Kevin Vallier does it all while battling colitis. Supplied photo.
Take a deep breath.
Think of this – all back-to-back – within a few hours.
Swim two kilometres.
Bike 90 kilometres.
Then run 21 kilometres.
It’s called an Ironman 70.3.
St. Catharines resident Kevin Vallier will be taking part in his fifth Ironman Triathlon Sunday in Geneva, N.Y., but he’ll be doing it all while battling ulcerative colitis.
Vallier will be running in support of Hamilton Health Sciences, who he freely admits saved his life over a decade ago.
“It’s probably not a stretch to say, they pretty much saved my life,” Vallier said.
“I was having some G.I. (gastrointestinal) issues probably about 13 years ago now, and I wasn’t really sure what was going on.
Through a fortunate set of circumstances, long story short, I ended up at Hamilton Health Sciences Centre for Digestive Diseases, and Dr. John Marshall looked at me and said, ‘I don’t think you have any idea how sick you really are.’
I was down to about 120-pounds, I needed a blood transfusion, I needed iron injections twice weekly – I was a bit of a mess.
I just wanted to give back.”
So, what is ulcerative colitis?
The medical definition is this: ulcerative colitis is an inflammatory bowel disease (IBD) that causes inflammation and ulcers (sores) in your digestive tract.
Vallier sums it up in layman terms. “You go to the washroom a lot, you have a sense of urgency, and a loss of blood – all of those fun things to talk about.”
You may think, as did I, having and wanting to go to the bathroom a lot, and taking part in an Ironman Triathlon is likely not a good mix, but Vallier says come race time it truly is mind over matter.
“When you’re out there, there’s a big mental component, and I’ve been turned into a very big believer between the mind/gut connection going through this disease.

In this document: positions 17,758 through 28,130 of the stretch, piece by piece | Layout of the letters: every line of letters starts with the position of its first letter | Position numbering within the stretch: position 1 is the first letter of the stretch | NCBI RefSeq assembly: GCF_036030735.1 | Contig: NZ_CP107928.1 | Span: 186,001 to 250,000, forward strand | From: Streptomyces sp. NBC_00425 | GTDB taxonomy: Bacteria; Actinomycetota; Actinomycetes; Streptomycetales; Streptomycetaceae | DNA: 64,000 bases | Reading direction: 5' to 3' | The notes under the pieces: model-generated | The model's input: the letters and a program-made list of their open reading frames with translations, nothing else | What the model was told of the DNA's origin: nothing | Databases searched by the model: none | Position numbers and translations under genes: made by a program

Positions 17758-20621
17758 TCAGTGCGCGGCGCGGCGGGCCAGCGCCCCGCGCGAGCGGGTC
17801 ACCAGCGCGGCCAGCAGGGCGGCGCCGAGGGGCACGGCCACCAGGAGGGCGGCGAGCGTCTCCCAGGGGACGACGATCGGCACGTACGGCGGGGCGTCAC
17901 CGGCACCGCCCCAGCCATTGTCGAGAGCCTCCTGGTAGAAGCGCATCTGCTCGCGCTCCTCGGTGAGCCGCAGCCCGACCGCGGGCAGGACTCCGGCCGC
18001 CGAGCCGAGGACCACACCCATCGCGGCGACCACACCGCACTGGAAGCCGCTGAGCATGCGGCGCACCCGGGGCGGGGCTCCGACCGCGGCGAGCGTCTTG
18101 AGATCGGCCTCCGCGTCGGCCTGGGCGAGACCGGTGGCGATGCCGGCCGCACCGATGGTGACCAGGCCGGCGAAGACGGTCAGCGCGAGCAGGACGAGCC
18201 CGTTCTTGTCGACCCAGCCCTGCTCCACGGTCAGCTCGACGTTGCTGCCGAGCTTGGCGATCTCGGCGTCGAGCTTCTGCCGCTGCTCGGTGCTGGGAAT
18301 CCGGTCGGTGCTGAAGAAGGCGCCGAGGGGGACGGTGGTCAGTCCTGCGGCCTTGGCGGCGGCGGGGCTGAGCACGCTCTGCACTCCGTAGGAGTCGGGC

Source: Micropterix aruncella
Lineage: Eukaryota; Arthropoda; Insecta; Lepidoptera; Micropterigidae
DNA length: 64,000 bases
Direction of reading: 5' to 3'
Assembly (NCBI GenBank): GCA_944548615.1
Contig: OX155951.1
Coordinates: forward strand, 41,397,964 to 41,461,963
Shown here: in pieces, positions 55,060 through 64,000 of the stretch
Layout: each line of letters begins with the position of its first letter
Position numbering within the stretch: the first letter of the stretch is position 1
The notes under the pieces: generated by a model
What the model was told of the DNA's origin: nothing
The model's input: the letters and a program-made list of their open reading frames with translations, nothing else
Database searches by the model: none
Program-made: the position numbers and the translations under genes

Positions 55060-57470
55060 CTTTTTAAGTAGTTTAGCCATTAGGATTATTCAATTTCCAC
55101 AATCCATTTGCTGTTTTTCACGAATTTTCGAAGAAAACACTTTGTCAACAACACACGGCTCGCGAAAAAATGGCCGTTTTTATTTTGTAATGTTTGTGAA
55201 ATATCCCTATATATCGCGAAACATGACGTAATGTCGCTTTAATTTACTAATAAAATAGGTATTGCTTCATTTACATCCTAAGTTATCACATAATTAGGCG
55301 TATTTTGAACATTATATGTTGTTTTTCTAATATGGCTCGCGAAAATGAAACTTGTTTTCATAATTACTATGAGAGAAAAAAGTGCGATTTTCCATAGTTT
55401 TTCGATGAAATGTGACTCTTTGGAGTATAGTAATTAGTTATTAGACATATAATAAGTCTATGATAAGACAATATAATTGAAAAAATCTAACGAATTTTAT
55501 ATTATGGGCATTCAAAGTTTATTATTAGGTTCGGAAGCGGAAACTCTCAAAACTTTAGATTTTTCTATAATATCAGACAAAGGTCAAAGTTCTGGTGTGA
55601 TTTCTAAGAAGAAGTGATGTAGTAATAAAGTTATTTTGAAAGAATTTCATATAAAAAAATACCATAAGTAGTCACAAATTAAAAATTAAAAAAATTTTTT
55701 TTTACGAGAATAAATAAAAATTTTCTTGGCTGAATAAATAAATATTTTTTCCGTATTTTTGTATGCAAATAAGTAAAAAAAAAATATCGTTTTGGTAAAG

When my mind is occupied with racing you kind of forget you have it.”
Former Canadian Olympian, triathlete, Kyle Jones who now calls Niagara home is Vallier’s coach. Vallier has been training in and around the region including the Welland Flatwater Centre with his swimming. He hopes to finish his latest Ironman competition within six hours.
As for the average joe wanting to give a triathlon a try, Vallier offers this:
“If you’re looking to do something in June or July, you should start training in January. It’s about consistency.
It becomes addictive. You can ask people close to me, I get a little grumpy if I haven’t trained for a couple of days,” a chuckling Vallier said.
“It does become a bit of a lifestyle.
I will say the triathlon community is very supportive, everybody encourages each other. Everyone is nervous at the start line.”
Rod Mawhood is a lifelong Niagara native who has had the pleasure of working in all three mediums – Radio, Print and TV – for over 20 years. His first announcing gig was with the then St. Catharines Stompers. Since then he’s worked in radio and TV in Toronto, and currently is the announcer for the Niagara IceDogs and Niagara River Lions.
Rod also covers the Buffalo Bills for FOX Sports and the Buffalo Sabres for NBC Sports.